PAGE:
Archive for the ‘Talk’ Category

When I first looked at this, I almost skipped it. Who would want to listen to an old farm report? But I decided to go ahead with it, and I’m so glad I did! I found a lot of the material here just fascinating.

Canfield Fair 1946
Canfield Fair, Mahoning County, Ohio, 1946

The report starts with a visit to the Canfield Fair in Mahoning County, Ohio, which was celebrating its 100th anniversary. The local reporter describes in detail the entries in a competition for the best home-made tractor (and interviews the 1st and 2nd place winners), which is really interesting. Another segment features a housewife extolling the the wonderful benefits of using DDT in the home (of course, if DDT doesn’t work there’s the amazing new product from the Navy–448, now known as Malathion). There’s also a feature on the history and hoped-for future of the Missouri mule.

There are other reports and features about farm cooperatives, news from the U.S. Department of Agriculture, and more. All in all, a great snapshot of rural American life in the mid-1940s.

Images of the Canfield Fair found at http://www.rootsweb.ancestry.com/~ohmahoni/photos/album3.htm

Canfield Fair 2
Canfield Fair, 1946

 

21_33_Country Journal

This is a pretty strange show, produced locally at WJR and hosted by Ron Gamble. 

While the turkey was in the oven today, I was able to digitize a few more records. I should be able to keep these posts coming!

Today I have Art Linkletter’s House Party from May 21, 1947.

As a thank-you to those of you who are still with me after such a long hiatus, here’s something that I think is pretty special. This was one of my grandpa’s “b-sides,” where he really only cared about the material on the other side. This was totally unlabeled and undocumented in his records.

Jimmie Fidler was apparently a somewhat controversial entertainment reporter who had a weekly Hollywood news show.

Church of the Air 5/25/47

March 25, 2010

This is a program that isn’t listed in my grandpa’s notes. I’m sure he was only interested in what was on the other side (which I will have in my next post). The recording is incomplete; it’s another part 1 of 2 where I don’t have 2. The record doesn’t have a year on it, but I was able to figure out that it was 1947 through Googling some of the names and events I heard in the recording.

Columbia’s Church of the Air, in the words of the announcer, was established by the Columbia network so “clergyman of the major faiths might bring their message to a nationwide congregation of worshipers.” This service is “…from the studios of WJEF in Grand Rapids, Michigan, where the 159th General Assembly of the Presbyterian Church… is now in session …  Mr. Wilbur LeRoe Jr., an attorney of Washington, D.C., who will conduct our service this morning, has just been elected moderator for the coming year.  Mr. LeRoe has entitled his sermon, ‘Christ’s Way to Fullness of Life.'” Music for the service provided by the choir of Westminster Presbyterian Church of Grand Rapids, Michigan, directed by Mr. Douglas Peterson. Mr. Peterson is at the organ.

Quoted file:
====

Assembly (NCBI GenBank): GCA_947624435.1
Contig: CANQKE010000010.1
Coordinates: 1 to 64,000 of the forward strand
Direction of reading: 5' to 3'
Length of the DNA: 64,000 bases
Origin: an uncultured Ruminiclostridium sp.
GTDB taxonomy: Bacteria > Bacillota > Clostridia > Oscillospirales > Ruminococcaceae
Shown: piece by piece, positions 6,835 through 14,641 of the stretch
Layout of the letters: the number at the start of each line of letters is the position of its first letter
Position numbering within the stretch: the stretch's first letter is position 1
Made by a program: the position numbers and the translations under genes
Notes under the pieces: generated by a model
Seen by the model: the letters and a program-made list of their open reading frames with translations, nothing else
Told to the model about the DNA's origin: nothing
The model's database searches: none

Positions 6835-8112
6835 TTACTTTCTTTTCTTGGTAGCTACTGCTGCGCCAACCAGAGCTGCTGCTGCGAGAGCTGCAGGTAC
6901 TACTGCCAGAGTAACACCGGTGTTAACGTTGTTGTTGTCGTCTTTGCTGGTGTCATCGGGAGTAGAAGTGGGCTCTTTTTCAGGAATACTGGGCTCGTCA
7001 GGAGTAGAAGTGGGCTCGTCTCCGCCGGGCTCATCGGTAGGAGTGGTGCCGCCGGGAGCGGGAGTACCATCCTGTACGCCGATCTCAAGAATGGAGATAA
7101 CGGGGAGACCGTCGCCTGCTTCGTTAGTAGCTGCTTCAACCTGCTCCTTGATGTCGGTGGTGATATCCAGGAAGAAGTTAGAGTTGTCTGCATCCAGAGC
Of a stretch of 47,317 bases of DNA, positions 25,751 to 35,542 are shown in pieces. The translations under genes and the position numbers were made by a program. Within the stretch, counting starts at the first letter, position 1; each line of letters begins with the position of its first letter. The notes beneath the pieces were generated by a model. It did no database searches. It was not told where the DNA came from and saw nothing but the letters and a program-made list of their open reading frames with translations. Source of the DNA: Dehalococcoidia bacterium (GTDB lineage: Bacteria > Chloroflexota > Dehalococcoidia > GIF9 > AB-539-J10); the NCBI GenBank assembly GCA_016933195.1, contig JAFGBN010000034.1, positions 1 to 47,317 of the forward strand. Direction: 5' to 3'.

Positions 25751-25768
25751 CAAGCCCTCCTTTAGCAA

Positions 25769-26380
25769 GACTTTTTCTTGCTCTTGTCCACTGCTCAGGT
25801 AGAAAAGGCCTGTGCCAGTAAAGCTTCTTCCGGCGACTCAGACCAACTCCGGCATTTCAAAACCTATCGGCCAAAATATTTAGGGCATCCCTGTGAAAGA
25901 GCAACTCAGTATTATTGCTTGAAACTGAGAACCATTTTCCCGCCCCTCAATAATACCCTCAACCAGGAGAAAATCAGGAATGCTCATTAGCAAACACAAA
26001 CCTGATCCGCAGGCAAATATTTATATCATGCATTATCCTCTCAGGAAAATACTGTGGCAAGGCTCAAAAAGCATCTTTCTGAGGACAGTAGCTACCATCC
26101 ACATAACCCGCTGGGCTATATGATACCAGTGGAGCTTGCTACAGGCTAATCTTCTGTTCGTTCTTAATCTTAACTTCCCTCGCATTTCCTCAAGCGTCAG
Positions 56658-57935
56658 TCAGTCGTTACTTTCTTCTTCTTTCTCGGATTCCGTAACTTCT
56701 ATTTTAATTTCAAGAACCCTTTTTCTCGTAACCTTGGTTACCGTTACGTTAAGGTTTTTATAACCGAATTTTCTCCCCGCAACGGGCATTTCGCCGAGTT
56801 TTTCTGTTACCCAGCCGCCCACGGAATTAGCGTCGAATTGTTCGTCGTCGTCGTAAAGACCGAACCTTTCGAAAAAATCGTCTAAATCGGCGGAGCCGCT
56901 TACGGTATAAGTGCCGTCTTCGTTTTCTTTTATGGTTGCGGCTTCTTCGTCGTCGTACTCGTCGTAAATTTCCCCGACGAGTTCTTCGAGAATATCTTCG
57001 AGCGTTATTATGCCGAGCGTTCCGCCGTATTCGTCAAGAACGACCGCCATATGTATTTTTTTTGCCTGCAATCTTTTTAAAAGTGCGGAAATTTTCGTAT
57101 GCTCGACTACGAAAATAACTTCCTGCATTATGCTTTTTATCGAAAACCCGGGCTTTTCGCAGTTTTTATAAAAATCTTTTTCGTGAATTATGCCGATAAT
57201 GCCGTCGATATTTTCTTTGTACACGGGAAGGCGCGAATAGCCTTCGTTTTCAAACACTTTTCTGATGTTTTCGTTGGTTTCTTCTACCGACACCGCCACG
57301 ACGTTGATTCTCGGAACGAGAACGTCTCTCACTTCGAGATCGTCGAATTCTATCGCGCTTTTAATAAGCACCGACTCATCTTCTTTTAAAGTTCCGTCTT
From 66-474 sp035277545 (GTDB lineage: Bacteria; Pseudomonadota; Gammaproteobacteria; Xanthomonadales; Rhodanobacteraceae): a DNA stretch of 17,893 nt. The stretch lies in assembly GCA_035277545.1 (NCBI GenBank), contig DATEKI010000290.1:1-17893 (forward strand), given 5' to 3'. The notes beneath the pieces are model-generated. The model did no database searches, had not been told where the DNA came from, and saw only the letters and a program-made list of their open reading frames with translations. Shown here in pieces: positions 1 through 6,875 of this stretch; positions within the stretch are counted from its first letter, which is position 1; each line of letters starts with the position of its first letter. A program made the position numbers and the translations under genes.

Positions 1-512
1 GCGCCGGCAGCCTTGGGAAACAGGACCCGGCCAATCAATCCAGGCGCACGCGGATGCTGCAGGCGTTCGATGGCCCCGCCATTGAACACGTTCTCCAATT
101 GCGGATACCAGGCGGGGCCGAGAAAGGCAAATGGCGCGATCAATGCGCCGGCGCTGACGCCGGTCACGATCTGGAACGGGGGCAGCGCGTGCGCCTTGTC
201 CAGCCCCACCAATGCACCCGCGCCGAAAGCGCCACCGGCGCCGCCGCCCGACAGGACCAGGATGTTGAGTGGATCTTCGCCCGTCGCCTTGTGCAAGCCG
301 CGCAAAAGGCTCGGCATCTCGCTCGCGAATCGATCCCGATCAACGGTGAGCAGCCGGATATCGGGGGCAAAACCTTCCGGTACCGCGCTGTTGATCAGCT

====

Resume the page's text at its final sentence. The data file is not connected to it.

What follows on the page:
Order of service:

Invocation: Howard Moody Morgan (Tabernacle Presbyterian Church, Philadelphia)

“Fairest Lord Jesus”

Scripture reading and prayer (Howard Moody Morgan)

“Lead Me, Lord”

Sermon: Mr. LeRoe

“Romance,” 9-6-1943

January 20, 2010

Here is some serious melodrama! Unfortunately I only have part two, so this starts in the middle of the story. This episode is called “Wild Oranges,” based on a book by Joseph Hergesheimer. Helen Claire and Lawson Zerbe star.

Here’s the direct link to the bandcamp page for this program.

I picked something that I think is really fun for my first post at the new site. This is a locally-produced show from WJR.  The basic premise is to have a group of women come in and try to answer a few questions quiz-show style, but mostly the point seems to be to make the ladies look silly. They do quite a good job of it.

There are some things in this recording that I find really interesting. Every woman who is chosen gives her complete name and address on the air. Actually, not her complete name; most of them identify themselves as Mrs. (husband’s complete name). Some gave their first names in the course of the conversation, but most don’t until asked for it. The only lady who gave her first name voluntarily wasn’t married; this was confirmed by the host. This group of women are from the PTA at Hubert School, which was in the Brightmoor neighborhood of Detroit and  closed in 2005.  Another really interesting note in the recording is one woman mentioned that she and her family moved to Highland Park to get out of the city. She talks about how hard it is to see her old friends from Brightmoor since she’s moved way out in the country. Anyone from Detroit should find this amusing. If you’d like to know more about Hubert School you can visit www.hubertschool.org, but be aware that there is audio on every page with no button to turn it off. You might want to mute your speakers while perusing the site.

The prize given at the end of the show is awesome. I wish I had one. You’ll have to listen all the way through to find out what it is.

Here’s the direct link to the audio file at my bandcamp page.

This Life is Mine, 2-16-1944

December 4, 2009

Here’s some great wartime material. In this episode of the serial drama “This Life is Mine,” Eden felt sure she wanted to marry Bob Hastings. But she was engaged to Paul Warner, who is away in the war. A “Dear John” letter is written to Paul. Starring Betty Winkler in the role of Eden Channing.

Dated 2-16-1944, for broadcast on 2-17-44 at 3:00-3:15am.